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Lime Cordial

I have a thing about preserves.  I can see the sense in climates where it snows and for several months there is no fresh food, but in my climate it seems like make-work.  Why eat bottled peaches when there are fresh pears?  Why eat frozen peas when there are fresh beans?  Especially given that preserving uses not just work but also fuel and often salt and sugar in quantities too great to be really healthy.

There is a permaculture saying that “the problem is the solution” – as in: you don’t have a surplus of snails – you have a deficit of ducks.  Perhaps a surplus of fresh produce is really a deficit of trade/barter/gift partners? Producing community is more important for living well in lean times than a well stocked cellar.

I see preserves more as condiments than food, and this is the rationale for lime cordial.  It is not actually for cordial but for use in salad dressings and marinades through early summer when fresh citrus fruits aren’t available.  It is because I refuse to buy  imported lemons no matter what the recipe says!  This recipe works for lemon or lime cordial, but limes have a shorter season when fresh ones are available.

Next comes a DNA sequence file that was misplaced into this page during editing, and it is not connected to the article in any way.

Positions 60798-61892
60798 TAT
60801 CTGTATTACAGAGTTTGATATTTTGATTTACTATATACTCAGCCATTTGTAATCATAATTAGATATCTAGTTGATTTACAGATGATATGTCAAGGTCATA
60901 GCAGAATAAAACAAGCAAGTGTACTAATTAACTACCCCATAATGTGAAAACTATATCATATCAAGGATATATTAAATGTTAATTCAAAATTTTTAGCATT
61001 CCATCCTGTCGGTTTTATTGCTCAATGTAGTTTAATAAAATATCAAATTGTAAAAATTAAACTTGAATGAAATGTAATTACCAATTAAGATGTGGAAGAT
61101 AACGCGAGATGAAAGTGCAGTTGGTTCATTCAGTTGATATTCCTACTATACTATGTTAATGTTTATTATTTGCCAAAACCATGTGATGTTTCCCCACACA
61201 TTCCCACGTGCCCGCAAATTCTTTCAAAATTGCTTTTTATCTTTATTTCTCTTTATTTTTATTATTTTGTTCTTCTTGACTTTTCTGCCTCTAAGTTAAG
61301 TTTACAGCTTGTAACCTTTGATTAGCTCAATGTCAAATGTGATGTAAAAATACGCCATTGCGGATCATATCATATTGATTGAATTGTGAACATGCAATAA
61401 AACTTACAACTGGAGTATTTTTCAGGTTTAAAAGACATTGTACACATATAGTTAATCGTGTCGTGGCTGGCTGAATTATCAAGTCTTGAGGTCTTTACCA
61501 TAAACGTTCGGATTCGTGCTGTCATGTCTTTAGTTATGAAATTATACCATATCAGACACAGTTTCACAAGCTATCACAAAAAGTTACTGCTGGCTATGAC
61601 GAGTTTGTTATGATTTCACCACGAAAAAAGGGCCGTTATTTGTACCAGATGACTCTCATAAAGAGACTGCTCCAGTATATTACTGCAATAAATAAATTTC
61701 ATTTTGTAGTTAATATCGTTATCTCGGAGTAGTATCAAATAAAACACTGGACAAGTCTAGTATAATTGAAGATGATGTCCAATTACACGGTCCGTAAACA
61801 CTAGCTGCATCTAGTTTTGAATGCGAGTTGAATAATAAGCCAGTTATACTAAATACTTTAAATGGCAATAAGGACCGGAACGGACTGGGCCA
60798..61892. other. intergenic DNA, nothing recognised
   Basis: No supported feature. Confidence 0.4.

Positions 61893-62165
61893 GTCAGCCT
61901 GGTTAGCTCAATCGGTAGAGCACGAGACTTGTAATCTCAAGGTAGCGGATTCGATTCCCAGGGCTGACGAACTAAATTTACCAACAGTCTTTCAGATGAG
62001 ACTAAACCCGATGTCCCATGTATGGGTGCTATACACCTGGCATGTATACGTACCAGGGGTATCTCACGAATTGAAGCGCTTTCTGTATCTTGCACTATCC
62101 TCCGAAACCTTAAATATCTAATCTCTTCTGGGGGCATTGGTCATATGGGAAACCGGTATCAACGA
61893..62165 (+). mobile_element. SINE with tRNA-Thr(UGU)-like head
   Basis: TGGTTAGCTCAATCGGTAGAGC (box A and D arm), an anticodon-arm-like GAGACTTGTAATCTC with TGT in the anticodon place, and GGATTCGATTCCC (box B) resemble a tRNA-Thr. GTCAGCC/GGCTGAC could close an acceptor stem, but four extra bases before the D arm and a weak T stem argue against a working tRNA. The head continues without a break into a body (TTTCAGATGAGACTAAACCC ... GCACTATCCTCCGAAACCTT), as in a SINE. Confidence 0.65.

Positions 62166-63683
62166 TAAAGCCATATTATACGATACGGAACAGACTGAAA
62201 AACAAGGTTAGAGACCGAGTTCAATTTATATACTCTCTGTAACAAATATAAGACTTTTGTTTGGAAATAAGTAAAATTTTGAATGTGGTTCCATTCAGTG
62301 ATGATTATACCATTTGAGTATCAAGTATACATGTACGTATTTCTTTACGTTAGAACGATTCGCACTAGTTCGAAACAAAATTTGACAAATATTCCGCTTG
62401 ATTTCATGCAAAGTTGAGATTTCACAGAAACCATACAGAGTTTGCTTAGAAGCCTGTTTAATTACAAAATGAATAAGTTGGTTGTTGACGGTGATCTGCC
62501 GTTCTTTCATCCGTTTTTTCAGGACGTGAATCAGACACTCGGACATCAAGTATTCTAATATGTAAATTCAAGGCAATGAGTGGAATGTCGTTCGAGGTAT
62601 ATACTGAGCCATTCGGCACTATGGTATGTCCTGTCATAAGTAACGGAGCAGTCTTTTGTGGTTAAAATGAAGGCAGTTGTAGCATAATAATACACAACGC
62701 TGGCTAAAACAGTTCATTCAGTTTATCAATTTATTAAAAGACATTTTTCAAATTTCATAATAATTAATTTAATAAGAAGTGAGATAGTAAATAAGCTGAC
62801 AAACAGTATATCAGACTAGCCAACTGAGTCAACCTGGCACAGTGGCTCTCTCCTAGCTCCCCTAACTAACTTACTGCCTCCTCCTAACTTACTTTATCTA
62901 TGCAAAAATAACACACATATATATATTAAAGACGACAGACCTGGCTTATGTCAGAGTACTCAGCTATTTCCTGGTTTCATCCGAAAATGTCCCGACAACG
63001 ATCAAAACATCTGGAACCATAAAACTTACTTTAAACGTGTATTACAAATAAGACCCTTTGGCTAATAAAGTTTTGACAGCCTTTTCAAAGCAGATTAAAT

The Recipe

Sterilize a 750 ml bottle and its lid by boiling for 10 minutes or pressure cooking for 5, or (given that it is probably too tall for your pots!) baking in an oven for 15 minutes (in which case you will probably need to boil the lid separately because it is likely to have plastic in it).

In an enamel or stainless steel pot, bring to the boil 1½ cups of lime juice, 1½ cups of water, 3 cups of sugar, and the finely grated rind of the limes.  You will find it easier to grate the rind before you juice the limes. You can use any kind of sugar.  I tend to use brown or raw sugar for everything, but it will make your cordial a darker colour and a richer flavour than refined white sugar.

Boil for a couple of minutes, just to dissolve the sugar well.

You need the mix and your sterilized bottle to be a similar temperature – otherwise the bottle will crack. I find the best way to do this is to let both cool slightly before bottling your cordial.


{ 10 comments… add one }
  • Maureen | Orgasmic Chef September 18, 2012, 5:52 pm

    Heard about this today from Celia and I can’t wait to try it.

  • molly October 30, 2012, 10:17 am

    Hi Linda
    Will this keep in a cool spot or does it need the fridge?

  • Linda October 30, 2012, 10:28 am

    Hi Molly,
    it keeps for ages and ages – I’ve never actually figured how long but at least a year – out of the fridge unopened. Once opened it does go off eventually – it develops mould on the surface – but like jams or cordials, the sugar and acid preserves it for a very long time.

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